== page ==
Thoughts at Frank O'Hara's
City Poet Party, 6/9/93

Hal Fondren was there, and Bobby Fizdale,
John Gruen and Jane -- Wilson, that is,
Morris Golde, and a number of others
who were already highly visible on the scene
when I appeared in the background, as a young poet, thirty
years ago this spring. "How are you?" is the question I kept hearing
from the members of this senior contingent
as I milled about in the clinical orchards of sociability.
How am I? Feeling old, I wanted to say,
as a birthday approached from the end of the week,
but these people had ten to fifteen years on methen,
and of course, as is the mathematical way, still did;
and on the other hand there were these clumps of stylish young men
who obviously weren't even born when Frank died. Which was more depressing?
It's a push, as a bookie would say, from his bit part in Guys and Dolls.
And Frank's sister Maureen was there, of course;
I don't remember if I ever told her that my first "serious" girlfriend,
in the third grade, was an Irish girl named Maureen, but I guess
I'm telling her now, after a fashion, and this way everybody else
gets to listen in and be bored, too.
And I guess I could have told Brad Gooch
that in World War II all destroyers were called "tin cans,"
not just the type Frank served on,
and the battleship Missouri was called "The Mighty Mo," not "The Old Mo,"
but I suppose I'm telling him now, etcetera.
It's the first unpleasantly humid day in June,
that's partly why I feel neglected and out of it,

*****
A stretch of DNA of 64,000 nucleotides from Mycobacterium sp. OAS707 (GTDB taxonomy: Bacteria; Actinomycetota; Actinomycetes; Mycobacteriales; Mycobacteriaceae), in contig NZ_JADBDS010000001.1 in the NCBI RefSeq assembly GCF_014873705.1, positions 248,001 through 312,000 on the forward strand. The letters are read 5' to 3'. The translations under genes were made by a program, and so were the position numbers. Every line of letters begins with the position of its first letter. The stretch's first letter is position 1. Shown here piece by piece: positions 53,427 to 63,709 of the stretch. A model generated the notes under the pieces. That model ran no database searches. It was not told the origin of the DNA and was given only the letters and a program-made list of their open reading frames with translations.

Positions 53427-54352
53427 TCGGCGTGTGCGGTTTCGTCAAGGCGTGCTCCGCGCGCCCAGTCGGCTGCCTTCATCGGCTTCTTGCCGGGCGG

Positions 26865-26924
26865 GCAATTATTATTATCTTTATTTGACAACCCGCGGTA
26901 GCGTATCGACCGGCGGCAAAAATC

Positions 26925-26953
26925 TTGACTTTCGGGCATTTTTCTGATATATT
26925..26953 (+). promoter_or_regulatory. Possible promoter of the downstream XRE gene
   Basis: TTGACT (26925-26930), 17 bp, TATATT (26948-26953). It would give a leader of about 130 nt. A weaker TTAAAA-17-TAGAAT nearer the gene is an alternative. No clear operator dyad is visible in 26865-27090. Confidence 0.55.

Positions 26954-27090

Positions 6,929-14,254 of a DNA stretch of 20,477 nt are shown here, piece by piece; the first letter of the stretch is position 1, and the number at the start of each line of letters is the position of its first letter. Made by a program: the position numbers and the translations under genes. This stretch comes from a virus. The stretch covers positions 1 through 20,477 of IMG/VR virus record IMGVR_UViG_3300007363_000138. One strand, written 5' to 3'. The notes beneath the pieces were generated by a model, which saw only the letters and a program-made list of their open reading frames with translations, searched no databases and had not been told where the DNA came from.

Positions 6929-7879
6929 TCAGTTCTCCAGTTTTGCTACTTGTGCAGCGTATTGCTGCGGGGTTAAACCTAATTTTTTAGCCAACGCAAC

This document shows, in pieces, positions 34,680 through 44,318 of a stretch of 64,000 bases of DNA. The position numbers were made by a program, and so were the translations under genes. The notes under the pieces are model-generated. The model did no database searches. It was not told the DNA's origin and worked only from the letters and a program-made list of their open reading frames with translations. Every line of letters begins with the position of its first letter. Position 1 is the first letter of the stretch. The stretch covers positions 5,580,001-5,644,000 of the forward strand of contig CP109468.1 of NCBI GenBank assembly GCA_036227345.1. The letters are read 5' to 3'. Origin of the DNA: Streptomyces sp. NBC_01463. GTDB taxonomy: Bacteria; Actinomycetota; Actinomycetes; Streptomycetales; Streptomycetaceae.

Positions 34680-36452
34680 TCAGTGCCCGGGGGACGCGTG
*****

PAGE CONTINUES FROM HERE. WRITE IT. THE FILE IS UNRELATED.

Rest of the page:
no longer involved with the art and poetry world
that still buzzes with participants in Philip Taaffe's
huge and strangely elegant space. On the terrace,
I notice the motif of pairs of human-headed winged bulls
that face each other in banded strips on the office building next door.
The Assyrian Building, I think, an opportunity for Julius Knipl,
Real Estate Photographer, although he's as fictional
as I feel uncomfortably real. I wonder what kind of business
is transacted there, I continue on to myself,
since I don't feel like talking to anyone else. Listen,
Frank cuts in, what's all this Assyrian baloney? Wingedbulls?
Winged bull-you-know-what! And how can anybody possibly feeltoo real?
Why don't you trim the fat off your no-moss mind and try to be at least
as entertaining as you used tothinkyou were? God knows
Icertainly wouldn't miss that kind of opportunity.
That's not fair, I answer, your just showing up right now
would be entertainment enough,
you wouldn't have to say a word.
Well, I could take their minds offthatpretty quick
by showing an interest intheirexistence. The best way
to keep from feeling sorry for yourself is to get interested
in someone else; you know that.Icertainly still know that,
in fact it's exactly what I'm doing right now.
Yes, of course you're right, but I just don't seem to be in the mood.
Don't be truculent, you're not young enough anymore --
in fact you're thirteen years older than I am, so act it. Now there's
John Ashbery, go over and say Hello. It's thirty years later
and I'mstillgetting you invited to parties, but this
is thelast time.You're on your own for the rest of this saga, baby,
as Siegfried said to Brunhilde on the way up to Valhalla,
I'm going to get a drink!

The East Village Poetry Web
Tony Towle